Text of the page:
their lives around and get their education back on track at Hope Christian
Home and Academy, near Duck Hill in Montgomery County, Mississippi.

Hope Christian is a faith-based Christian ministry. The Prathers
established it in 1994 to provide a structured home environment and
schooling for girls of all ages as they struggle to regain control of their
lives. The focus is on discipline, education, scripture and counseling.

Hope Christian receives no government aid. It is supported entirely by
donations and gifts from churches, businesses, organizations and individuals.

"We work with girls who have really serious behavioral problems, " said
Prather, and ordained Baptist preacher. "These are not your average
rebellious teenagers.

"Probably 90 percent of the girls we get are adopted, and the problems
mostly stem from the nine months before they came into this world," he added.

Many were born to alcoholics or drug addicts, and some have suffered sexual
or other physical abuse. Most have been in state facilities or psychiatric
units.

Prather describes them all as "tormented." "These are the kind of kids that
you have to work with 24/7," he said.

Most of the girls are sent to Hope Christian by loving adoptive parents who
believe the ministry can help save their daughter's life.

Six girls ranging in age from 9 to 17 are currently in residence at the
home, which can accommodate up to 12. The minimum stay, in most cases, is
one year. They stay until the Prathers and the parents feel they are ready
to return home. Some girls, mostly the younger ones, stay for several years.

The Prathers share a long history of involvement in youth ministries,
including a bus ministry in Atlanta, GA. He collected poor urban youth in a
bus and took them to church for services and other activities.

"I saw a lot of problems some of these kids had, and I think that was the
beginning of where we are now", Prather said.

"Girls, especially, always seemed to be drawn to us, and talked to us,"
Mrs. Prather added.

The couple frequently served as babysitters for foster children, but they
wanted to do more.

They eventually came to work at Happiness Hill Christian Home and Academy,
in Union County. There they were dismayed to see preteen girls, desperately
in need of the home's services, repeatedly turned away because of their
young age.

Most children's homes and ministries only accept teenage girls, Prather said.

"There's not a lot of younger girls out there who need help but there's
nowhere for them to go, with the problems they have," he explained.

He recalled the 10-year old girl who was picked up twice by Philadelphia
police and brought to the home. The girl, whose mother worked nights, was
sexually active with much older boys. But due to her age, nothing could be
done for her at Happiness Hill, so she was released back to the streets.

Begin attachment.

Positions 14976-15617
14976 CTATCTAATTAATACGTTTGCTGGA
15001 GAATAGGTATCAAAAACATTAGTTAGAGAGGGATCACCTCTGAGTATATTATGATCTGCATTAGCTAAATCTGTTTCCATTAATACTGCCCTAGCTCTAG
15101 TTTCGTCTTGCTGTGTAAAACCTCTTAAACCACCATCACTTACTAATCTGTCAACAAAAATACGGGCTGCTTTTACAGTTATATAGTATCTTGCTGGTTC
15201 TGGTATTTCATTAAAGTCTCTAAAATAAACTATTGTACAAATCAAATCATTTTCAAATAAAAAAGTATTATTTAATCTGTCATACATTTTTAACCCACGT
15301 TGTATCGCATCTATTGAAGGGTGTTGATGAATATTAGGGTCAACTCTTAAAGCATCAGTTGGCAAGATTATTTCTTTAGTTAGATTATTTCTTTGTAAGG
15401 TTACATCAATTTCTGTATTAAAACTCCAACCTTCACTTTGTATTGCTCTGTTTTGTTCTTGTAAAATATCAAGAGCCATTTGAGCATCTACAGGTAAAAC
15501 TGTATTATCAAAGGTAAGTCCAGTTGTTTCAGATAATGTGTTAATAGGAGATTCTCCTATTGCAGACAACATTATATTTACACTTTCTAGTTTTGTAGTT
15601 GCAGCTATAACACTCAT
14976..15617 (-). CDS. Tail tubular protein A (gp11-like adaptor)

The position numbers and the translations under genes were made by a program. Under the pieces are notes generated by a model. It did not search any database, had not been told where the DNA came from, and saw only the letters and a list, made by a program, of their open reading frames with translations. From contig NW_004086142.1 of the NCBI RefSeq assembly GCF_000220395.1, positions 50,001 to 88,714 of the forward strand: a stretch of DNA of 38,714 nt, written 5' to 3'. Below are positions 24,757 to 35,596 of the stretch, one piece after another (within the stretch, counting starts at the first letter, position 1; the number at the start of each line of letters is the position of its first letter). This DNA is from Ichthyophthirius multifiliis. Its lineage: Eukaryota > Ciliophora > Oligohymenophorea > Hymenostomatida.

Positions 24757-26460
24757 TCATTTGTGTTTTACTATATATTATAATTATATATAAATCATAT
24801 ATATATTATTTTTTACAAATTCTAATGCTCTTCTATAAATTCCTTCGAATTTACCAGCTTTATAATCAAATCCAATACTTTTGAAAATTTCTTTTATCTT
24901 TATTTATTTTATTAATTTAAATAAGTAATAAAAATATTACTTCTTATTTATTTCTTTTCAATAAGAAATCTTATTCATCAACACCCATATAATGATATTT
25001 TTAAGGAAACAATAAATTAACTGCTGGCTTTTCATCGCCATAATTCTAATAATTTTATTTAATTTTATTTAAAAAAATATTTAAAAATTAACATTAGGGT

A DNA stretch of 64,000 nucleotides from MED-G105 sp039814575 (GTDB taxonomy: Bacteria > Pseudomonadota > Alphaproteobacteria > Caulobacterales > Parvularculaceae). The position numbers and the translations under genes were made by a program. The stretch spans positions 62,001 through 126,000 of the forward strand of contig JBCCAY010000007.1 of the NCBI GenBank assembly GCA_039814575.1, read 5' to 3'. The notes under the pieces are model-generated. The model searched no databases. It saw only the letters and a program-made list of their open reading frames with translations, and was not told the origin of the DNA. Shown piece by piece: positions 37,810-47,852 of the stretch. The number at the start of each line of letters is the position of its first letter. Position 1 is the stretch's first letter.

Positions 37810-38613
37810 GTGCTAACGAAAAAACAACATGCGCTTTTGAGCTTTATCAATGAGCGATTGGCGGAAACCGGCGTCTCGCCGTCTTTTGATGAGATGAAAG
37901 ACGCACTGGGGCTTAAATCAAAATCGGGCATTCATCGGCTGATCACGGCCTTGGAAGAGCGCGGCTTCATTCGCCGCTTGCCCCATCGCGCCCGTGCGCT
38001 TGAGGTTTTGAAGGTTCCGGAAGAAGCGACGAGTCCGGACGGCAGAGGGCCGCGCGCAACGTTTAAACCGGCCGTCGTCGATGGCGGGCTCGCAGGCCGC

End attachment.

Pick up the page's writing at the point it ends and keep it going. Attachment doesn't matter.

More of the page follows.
"That's what motivated us to start our ministry," Prather said.

The couple spent six months looking around Mississippi for an affordable
home for the new ministry. "We didn't have any money - we were
missionaries! And here we were, looking for a place to start," Prather
recalled with a laugh.

Finally they came upon a 1000-square-foot wood-frame home in rural
Montgomery County. The neglected one-and-a-half acre property was overgrown
with weeds and the house was deteriorating badly. It was perfect.

"We came up here for a year on weekends and renovated part of the house,
and got it ready to take girls," Prather said.

A neighboring landowner donated one acre to the couple's project and leased
them another to provide the girls a place to play ball and enjoy other
outdoor activities.

The home could house up to six girls when it opened. Through the years, as
word of the ministry spread and financial support grew, the couple added
more rooms. Most labor was provided by traveling mission groups from
churches across the region.

Army National Guardsmen at Camp McCain, in Grenada, adopted the school. (In
addition to various support projects throughout the year, the Guardsmen
host the girls at a Christmas party at the camp, complete with gifts.)

In a generous arrangement with Greenwood-based Viking Corporation, the
Prathers were able to purchase commercial-grade appliances for the kitchen
at reduced cost.

The home now includes a spacious dining area, living room classroom and
offices.

The decor is cheerful, the whole house clean and tidy - and homey.

Bunk beds in two large bedrooms provide sleeping space for up to 12 girls.
Each twin-size bed is covered with a colorful quilt pieced by and donated
to the home by area quilters.

Every effort is made to minimize homesickness. Parents may visit during
certain hours on weekends, but not during December or on specified holidays.

The girls must follow strict house rules governing their behavior, dress,
grooming, activities and daily schedule, including devotionals. They are
not allowed to talk about their troubled past with anyone other than the
Prathers, mostly during counseling sessions.

"You have to be real firm. Like my wife says, you give them an inch and
they'll be a ruler," Prather said with a laugh.

From the minute the girls awake at 6:30 a.m. each weekday, they follow a
tight schedule. They make their beds, eat breakfast, then gather in the
living room for scripture reading ad a devotional led by Prather.